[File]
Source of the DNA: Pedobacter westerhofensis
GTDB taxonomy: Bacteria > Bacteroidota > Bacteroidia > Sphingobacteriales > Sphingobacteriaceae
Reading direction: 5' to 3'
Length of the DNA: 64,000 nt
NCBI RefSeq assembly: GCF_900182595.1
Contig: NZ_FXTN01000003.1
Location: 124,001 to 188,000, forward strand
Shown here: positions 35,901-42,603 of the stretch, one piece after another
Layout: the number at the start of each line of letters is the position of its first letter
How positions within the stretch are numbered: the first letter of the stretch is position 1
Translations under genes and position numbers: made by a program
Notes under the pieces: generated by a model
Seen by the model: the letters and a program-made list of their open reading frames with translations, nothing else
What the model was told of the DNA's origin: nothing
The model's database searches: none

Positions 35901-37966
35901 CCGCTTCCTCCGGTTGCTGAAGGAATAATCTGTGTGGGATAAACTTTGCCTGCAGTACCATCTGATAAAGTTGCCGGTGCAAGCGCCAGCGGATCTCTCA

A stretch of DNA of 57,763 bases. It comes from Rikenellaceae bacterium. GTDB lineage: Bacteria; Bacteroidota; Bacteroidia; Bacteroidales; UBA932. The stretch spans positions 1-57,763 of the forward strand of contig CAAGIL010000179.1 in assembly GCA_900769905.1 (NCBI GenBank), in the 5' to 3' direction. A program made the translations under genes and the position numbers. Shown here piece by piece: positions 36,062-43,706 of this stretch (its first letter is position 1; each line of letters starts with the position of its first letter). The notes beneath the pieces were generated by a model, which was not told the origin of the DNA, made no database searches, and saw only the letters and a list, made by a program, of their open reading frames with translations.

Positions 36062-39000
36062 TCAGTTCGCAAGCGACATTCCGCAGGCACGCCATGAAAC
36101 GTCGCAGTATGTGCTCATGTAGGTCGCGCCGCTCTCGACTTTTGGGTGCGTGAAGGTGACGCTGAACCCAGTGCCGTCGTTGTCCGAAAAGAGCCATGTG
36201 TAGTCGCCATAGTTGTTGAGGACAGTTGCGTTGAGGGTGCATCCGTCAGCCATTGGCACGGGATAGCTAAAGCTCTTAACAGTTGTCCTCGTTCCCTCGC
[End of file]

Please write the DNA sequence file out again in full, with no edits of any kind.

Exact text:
Source of the DNA: Pedobacter westerhofensis
GTDB taxonomy: Bacteria > Bacteroidota > Bacteroidia > Sphingobacteriales > Sphingobacteriaceae
Reading direction: 5' to 3'
Length of the DNA: 64,000 nt
NCBI RefSeq assembly: GCF_900182595.1
Contig: NZ_FXTN01000003.1
Location: 124,001 to 188,000, forward strand
Shown here: positions 35,901-42,603 of the stretch, one piece after another
Layout: the number at the start of each line of letters is the position of its first letter
How positions within the stretch are numbered: the first letter of the stretch is position 1
Translations under genes and position numbers: made by a program
Notes under the pieces: generated by a model
Seen by the model: the letters and a program-made list of their open reading frames with translations, nothing else
What the model was told of the DNA's origin: nothing
The model's database searches: none

Positions 35901-37966
35901 CCGCTTCCTCCGGTTGCTGAAGGAATAATCTGTGTGGGATAAACTTTGCCTGCAGTACCATCTGATAAAGTTGCCGGTGCAAGCGCCAGCGGATCTCTCA

A stretch of DNA of 57,763 bases. It comes from Rikenellaceae bacterium. GTDB lineage: Bacteria; Bacteroidota; Bacteroidia; Bacteroidales; UBA932. The stretch spans positions 1-57,763 of the forward strand of contig CAAGIL010000179.1 in assembly GCA_900769905.1 (NCBI GenBank), in the 5' to 3' direction. A program made the translations under genes and the position numbers. Shown here piece by piece: positions 36,062-43,706 of this stretch (its first letter is position 1; each line of letters starts with the position of its first letter). The notes beneath the pieces were generated by a model, which was not told the origin of the DNA, made no database searches, and saw only the letters and a list, made by a program, of their open reading frames with translations.

Positions 36062-39000
36062 TCAGTTCGCAAGCGACATTCCGCAGGCACGCCATGAAAC
36101 GTCGCAGTATGTGCTCATGTAGGTCGCGCCGCTCTCGACTTTTGGGTGCGTGAAGGTGACGCTGAACCCAGTGCCGTCGTTGTCCGAAAAGAGCCATGTG
36201 TAGTCGCCATAGTTGTTGAGGACAGTTGCGTTGAGGGTGCATCCGTCAGCCATTGGCACGGGATAGCTAAAGCTCTTAACAGTTGTCCTCGTTCCCTCGC